Four Core Attributes Federal Data Centers Need for Cost-Effective Security
While federal agencies undertake laudable efforts to consolidate and modernize data centers, security remains an underlying concern that keeps information technology administrators awake at night. A survey by government research firm MeriTalk, sponsored by General Dynamics Information Technology and Juniper Networks, showed nearly half of the respondents believe the government’s data center modernization process increased cybersecurity challenges.
The assessment is hardly surprising. After all, federal data centers are highly complex systems that consist of a patchwork of standards-based, proprietary, legacy and modern technologies—all with mission-critical implications. Securing systems with such a broad array of technologies is a daunting task.
It does not help that agencies must factor in budget constraints and inevitable costs associated with change. The reality is that federal IT administrators must make data centers secure while “reducing the cost of data center hardware, software and operations,” according to the CIO Council.
As administrators continue down consolidation paths, it’s imperative for them to understand the scope, boundaries and levels of security necessary for each system. The knowledge gives them the ability to implement effective security solutions to handle the growing complexity of modern federal data centers.
These solutions possess four core attributes that can help federal administrators strike a delicate balance between security and budget concerns:
Flexible: A flexible tool lets administrators virtually cover all bases. It deploys new security technologies in a timely manner and augments data centers’ overall security posture for varying applications and the infrastructure as a whole.
Fast: Federal workers’ dependence on data skyrocketed within the data center, as the number of connected devices, unified videoconferencing and big data analytics increased at a rapid rate. This led to the need of security systems handling a large flow of data, while maintaining effectiveness as the data center scales both up and out. This is especially true as the sheer amount of data housed within the centers increases, along with the speed since thousands of government users access it.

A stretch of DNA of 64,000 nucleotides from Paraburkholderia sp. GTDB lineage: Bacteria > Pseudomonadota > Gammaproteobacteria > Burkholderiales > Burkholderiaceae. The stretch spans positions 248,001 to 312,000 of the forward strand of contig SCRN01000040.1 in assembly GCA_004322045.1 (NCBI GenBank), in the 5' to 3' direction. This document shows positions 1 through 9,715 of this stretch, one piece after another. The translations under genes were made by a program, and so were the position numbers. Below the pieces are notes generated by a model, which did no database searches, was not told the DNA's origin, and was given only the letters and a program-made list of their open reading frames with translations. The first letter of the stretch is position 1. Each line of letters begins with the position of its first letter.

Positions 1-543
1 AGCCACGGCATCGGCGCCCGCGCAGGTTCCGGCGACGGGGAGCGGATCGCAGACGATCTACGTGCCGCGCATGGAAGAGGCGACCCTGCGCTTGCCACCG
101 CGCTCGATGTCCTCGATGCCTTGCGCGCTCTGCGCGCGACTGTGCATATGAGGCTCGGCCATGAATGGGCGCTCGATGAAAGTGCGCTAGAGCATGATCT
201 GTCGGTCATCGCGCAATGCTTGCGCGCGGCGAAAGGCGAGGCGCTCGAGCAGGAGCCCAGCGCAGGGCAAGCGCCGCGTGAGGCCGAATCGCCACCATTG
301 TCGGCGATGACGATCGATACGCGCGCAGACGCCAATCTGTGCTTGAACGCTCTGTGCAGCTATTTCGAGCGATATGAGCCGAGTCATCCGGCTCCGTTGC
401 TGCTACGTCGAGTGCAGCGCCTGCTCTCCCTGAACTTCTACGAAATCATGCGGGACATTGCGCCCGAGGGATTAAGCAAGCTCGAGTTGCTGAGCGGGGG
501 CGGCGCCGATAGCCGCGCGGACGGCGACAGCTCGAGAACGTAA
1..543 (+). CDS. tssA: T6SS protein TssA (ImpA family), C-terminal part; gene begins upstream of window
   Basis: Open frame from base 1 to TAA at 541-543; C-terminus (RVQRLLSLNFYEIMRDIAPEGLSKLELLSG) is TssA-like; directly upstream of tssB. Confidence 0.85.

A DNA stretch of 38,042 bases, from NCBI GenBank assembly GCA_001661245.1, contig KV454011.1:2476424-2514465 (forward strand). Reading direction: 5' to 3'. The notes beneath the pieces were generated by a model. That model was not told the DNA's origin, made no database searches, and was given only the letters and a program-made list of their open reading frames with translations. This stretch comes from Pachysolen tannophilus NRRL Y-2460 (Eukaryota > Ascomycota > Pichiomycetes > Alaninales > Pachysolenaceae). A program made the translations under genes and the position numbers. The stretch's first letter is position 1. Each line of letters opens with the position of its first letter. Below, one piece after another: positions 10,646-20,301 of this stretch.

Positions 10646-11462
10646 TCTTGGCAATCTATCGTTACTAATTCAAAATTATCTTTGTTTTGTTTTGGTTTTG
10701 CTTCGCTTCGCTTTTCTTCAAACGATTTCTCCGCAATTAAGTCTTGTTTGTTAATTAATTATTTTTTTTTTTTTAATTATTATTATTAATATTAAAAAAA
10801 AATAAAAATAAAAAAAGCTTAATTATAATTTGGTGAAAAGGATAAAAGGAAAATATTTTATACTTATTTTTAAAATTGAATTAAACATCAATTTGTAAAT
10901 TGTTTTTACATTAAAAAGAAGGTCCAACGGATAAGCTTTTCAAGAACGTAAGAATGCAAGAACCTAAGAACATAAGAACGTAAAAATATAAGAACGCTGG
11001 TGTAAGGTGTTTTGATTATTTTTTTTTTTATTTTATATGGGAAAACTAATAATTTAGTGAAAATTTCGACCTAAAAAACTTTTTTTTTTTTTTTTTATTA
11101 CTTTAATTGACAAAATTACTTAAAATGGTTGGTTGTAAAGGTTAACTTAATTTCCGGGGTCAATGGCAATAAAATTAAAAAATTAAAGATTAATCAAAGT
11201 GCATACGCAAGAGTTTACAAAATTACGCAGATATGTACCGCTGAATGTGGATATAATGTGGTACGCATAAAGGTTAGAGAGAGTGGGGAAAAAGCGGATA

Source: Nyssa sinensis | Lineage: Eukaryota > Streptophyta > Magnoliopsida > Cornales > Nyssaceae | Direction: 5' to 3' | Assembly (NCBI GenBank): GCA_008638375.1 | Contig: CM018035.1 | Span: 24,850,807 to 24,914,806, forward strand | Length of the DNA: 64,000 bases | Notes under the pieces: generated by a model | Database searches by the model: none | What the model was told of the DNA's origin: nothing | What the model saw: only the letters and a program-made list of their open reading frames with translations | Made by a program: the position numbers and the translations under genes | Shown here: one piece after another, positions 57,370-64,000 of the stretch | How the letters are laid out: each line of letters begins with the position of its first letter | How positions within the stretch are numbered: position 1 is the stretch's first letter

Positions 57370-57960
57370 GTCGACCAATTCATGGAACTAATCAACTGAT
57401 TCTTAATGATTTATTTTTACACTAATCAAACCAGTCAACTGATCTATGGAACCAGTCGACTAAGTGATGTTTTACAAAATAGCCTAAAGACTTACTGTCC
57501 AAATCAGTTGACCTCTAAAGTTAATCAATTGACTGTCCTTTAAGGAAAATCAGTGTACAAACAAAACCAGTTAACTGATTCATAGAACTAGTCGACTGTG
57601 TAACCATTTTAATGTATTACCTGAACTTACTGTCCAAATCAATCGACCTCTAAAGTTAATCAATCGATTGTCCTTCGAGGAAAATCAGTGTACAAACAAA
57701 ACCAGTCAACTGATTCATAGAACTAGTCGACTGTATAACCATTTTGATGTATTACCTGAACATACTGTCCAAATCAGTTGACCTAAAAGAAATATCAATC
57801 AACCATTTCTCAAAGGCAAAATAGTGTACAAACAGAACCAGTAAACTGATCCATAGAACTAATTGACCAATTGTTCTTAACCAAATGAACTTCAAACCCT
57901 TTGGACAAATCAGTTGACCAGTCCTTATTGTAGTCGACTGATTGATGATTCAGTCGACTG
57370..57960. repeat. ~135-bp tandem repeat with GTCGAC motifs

Automated: Security tools should be programmable so that federal administrators can adopt an automated, zero-touch policy. Automation effectively prevents errors and reduce operational costs. Automation can mitigate user error and reduce provisioning time for new security technologies, such as next-generation firewalls or dynamic firewall threat mitigation solutions that provide a higher degree of control and automatically respond to cyberthreats.
Open: By basing systems on open technologies, federal administrators ensure the next wave of security devices complements or replaces current services.
Incorporating the core components into technology deployment helps data centers operate more efficiently, reduces costs and sets the data centers up for future success with new technologies. And, most importantly, it lets administrators rest assured that they have an overall secure data center with optimal operations.
Bill Lemons is the director of Federal Systems Engineering at Juniper Networks